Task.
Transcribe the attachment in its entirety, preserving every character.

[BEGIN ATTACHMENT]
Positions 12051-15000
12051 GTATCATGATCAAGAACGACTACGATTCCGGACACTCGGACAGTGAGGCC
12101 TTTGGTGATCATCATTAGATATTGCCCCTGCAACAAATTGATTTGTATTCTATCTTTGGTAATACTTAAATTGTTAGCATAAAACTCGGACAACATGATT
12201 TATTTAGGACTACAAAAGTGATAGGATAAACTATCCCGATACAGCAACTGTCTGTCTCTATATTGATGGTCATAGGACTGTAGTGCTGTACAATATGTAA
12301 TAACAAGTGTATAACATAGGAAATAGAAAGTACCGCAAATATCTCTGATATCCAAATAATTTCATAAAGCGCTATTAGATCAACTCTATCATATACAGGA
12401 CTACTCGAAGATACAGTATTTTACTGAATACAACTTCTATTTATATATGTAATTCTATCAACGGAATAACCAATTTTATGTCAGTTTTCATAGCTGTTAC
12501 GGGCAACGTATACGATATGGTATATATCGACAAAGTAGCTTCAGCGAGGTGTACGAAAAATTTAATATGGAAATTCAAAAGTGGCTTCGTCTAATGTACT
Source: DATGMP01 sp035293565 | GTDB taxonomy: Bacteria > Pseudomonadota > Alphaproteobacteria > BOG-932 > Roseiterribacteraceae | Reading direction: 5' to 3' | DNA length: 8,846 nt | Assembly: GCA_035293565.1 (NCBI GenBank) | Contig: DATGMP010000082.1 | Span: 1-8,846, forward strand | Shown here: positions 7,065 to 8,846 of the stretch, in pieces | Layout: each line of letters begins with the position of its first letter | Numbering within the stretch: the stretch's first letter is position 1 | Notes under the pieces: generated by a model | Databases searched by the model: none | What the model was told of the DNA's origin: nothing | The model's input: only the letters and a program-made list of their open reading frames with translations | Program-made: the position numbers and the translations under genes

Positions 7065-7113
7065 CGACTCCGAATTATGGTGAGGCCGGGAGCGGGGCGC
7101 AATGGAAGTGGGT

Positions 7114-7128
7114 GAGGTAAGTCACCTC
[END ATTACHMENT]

Positions 12051-15000
12051 GTATCATGATCAAGAACGACTACGATTCCGGACACTCGGACAGTGAGGCC
12101 TTTGGTGATCATCATTAGATATTGCCCCTGCAACAAATTGATTTGTATTCTATCTTTGGTAATACTTAAATTGTTAGCATAAAACTCGGACAACATGATT
12201 TATTTAGGACTACAAAAGTGATAGGATAAACTATCCCGATACAGCAACTGTCTGTCTCTATATTGATGGTCATAGGACTGTAGTGCTGTACAATATGTAA
12301 TAACAAGTGTATAACATAGGAAATAGAAAGTACCGCAAATATCTCTGATATCCAAATAATTTCATAAAGCGCTATTAGATCAACTCTATCATATACAGGA
12401 CTACTCGAAGATACAGTATTTTACTGAATACAACTTCTATTTATATATGTAATTCTATCAACGGAATAACCAATTTTATGTCAGTTTTCATAGCTGTTAC
12501 GGGCAACGTATACGATATGGTATATATCGACAAAGTAGCTTCAGCGAGGTGTACGAAAAATTTAATATGGAAATTCAAAAGTGGCTTCGTCTAATGTACT
Source: DATGMP01 sp035293565 | GTDB taxonomy: Bacteria > Pseudomonadota > Alphaproteobacteria > BOG-932 > Roseiterribacteraceae | Reading direction: 5' to 3' | DNA length: 8,846 nt | Assembly: GCA_035293565.1 (NCBI GenBank) | Contig: DATGMP010000082.1 | Span: 1-8,846, forward strand | Shown here: positions 7,065 to 8,846 of the stretch, in pieces | Layout: each line of letters begins with the position of its first letter | Numbering within the stretch: the stretch's first letter is position 1 | Notes under the pieces: generated by a model | Databases searched by the model: none | What the model was told of the DNA's origin: nothing | The model's input: only the letters and a program-made list of their open reading frames with translations | Program-made: the position numbers and the translations under genes

Positions 7065-7113
7065 CGACTCCGAATTATGGTGAGGCCGGGAGCGGGGCGC
7101 AATGGAAGTGGGT

Positions 7114-7128
7114 GAGGTAAGTCACCTC